Friday, June 5, 2009
The real protagonist of the racing weekend was another Italian sportscar manufacturer though, or at least it should have been.
Lamborghini came to Adria with a complete army of Gallardos and it was quite impressive.
Apart from the 16 SuperTrofeos, one of them being the test car for VIP's laps, and probably a spare in case something went wrong in the first two races, there were more than 5 Gallardos LP560, a Reventòn, Winkelmann (CEO) himself, a huge hospitality styled after a military camp, and semis for the race cars, gadgets of all the sorts, historical tester Valentino Balboni, cars from Reiter Engineering (basically their unofficial racing arm) and much more.
At the end of the day though, they didn't impressed.
Now, you may remember I'm not really a Lamborghini fan, but even trying to be objective, I couldn't be involved in their party.
The SuperTrofeo races weren't interesting to watch at even if there were 30 cars instead of 15. It wasn't just a matter of the gentlemen drivers not being really into motorsports, even if I guess that even a couple of ours playing Gran Turismo or your favorite racing simulator would have helped them so much, but they weren't even driving recklessly but quite playing it safe.
Later during the afternoon I knew I was somehow right.
Unofficially, only 5 of the 15 cars were actually sold to the drivers racing them. Of the remaining 10, one was in the hands of their official tester Sanna, while the other 9 were rented for free to potential customers, or owners of road going Lamborghins, to see if they could have been convinced to purchase the new Sant' Agata's toy.
Coming at 200.000 € plus taxes (so 240.000 € in Italy) it's a bit expensive for a new entry, especially when Ferrari si organizing its famous Challenge trophies all around the world since the 348s. Or even considering the Maserati GranTurismo MC Trofeo should cost around 150.000 €.
Lamborghini itself sells a third of the cars sold every year by Ferrari, so that means less customers too.
Probably they thought that with all the F430s raced by Ferrari customers, they would have succeeded with just 15 or 20 cars. Apparently it's more difficult than that, maybe it has something to do with the economical situation we are going trough, or simply with the fact they need to be recognized as a racing brand.
Unfortunately for them their recent efforts in the GT3 championships never payed back from 2006 to 2008, with championships going to 911 GT3, F430 Challenge and Corvette Z06 drivers in the three years, with winning team using 911 GT3s, Corvette Z06s and Ford GTs in the respective years.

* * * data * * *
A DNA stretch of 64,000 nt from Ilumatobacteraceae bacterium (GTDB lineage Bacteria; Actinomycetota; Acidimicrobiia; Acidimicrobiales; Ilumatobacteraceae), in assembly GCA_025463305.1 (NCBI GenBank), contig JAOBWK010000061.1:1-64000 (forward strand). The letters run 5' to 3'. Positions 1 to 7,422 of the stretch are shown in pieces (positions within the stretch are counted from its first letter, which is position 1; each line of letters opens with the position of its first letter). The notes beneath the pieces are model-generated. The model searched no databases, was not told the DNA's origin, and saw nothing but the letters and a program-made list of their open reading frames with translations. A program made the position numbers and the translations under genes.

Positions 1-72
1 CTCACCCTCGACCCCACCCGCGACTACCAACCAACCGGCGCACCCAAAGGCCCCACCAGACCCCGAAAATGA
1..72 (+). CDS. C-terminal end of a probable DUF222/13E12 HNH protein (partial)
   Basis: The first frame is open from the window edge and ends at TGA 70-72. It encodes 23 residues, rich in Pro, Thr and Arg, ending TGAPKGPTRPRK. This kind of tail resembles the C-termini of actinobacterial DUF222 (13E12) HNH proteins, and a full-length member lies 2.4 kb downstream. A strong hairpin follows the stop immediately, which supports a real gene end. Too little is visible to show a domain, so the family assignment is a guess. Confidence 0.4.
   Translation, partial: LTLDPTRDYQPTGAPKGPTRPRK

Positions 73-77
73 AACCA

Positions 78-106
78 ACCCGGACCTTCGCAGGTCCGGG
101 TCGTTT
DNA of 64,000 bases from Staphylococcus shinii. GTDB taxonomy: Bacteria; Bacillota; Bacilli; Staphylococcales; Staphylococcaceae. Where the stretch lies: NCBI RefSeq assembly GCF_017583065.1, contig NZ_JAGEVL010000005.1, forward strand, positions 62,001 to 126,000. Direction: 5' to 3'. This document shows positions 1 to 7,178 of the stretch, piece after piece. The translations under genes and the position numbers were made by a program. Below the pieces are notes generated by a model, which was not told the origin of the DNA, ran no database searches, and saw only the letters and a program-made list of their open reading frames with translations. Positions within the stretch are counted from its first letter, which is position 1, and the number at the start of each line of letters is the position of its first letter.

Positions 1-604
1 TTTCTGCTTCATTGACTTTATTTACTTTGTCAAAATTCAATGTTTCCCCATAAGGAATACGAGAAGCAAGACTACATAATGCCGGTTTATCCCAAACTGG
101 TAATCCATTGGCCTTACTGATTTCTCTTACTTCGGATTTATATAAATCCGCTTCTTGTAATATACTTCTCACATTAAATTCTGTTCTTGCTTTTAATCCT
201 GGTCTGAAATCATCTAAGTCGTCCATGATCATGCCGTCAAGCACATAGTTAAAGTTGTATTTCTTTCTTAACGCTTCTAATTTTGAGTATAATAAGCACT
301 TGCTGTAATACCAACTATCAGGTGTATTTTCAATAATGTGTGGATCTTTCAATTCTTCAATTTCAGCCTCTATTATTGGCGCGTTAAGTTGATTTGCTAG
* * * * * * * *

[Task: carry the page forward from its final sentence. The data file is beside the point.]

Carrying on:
In the even more tough GT1 championships they scored only one victory since the debut in 2004, precisely at the 2007 Zhuhai (PRC) round, after a quite strange race.
Both the Murcielago GT1 and the Gallardo GT3 were run and developed by partner Reiter Engineering.
All of this should justify their massive presence at Adria, but the feeling I got was that of a huge ad campaign, the racing part was a bit missing.
Like, there was a lot of smoke, but no burgers on the gril, as an Italian adage says.
We'll see how that it grows, let's give them some time.
The VIP laps were obviously a part of the same game. There were three cars for that, two LP560/4 and a SuperTrofeo, probably for customers who didn't wanted to take part to the race or asked for it too late.
The race car lapped only a couple of time, not a bit success, neither really interesting to watch as they were driving like a 18 years old (here you can get the license at 18) driving for the first time with mom and dad in the car.
The two Gallardos were a bit more exiting, if not for a simple reason: they were different.
Every lap the driver was different, still the whiter one (the other being pearl, sort of) was always powersliding after the corner where I was standing, while the other was much more “stable”.
Obviously those cars weren't grabbed from the production line so that a couple of maybe-future-customers could trash them on track, they were more likely company's car, if not test cars. But I'm pretty sure the setup was different, and I can only wonder if it was done on purpose, perhaps with the tail-happier one for more experienced or more probably future customers, and the other for beginners or not really convinced gentlemen.
I don't now if the “sport” mode available on the car is enough for such a change regardless of who is driving it.
Again, it was a bit hilarious that the first power oversteering of the day came from a road going car, yet my friend was sleeping...
Other than that, I think the Reventòn is worth a dedicated post, so that's all for now.
Enjoy the shots of some Reiter's cars too. Not exactly what I'd call tasteful, especially the Murcielago with the falling side indicator...
All images Copyright: Damiano Garro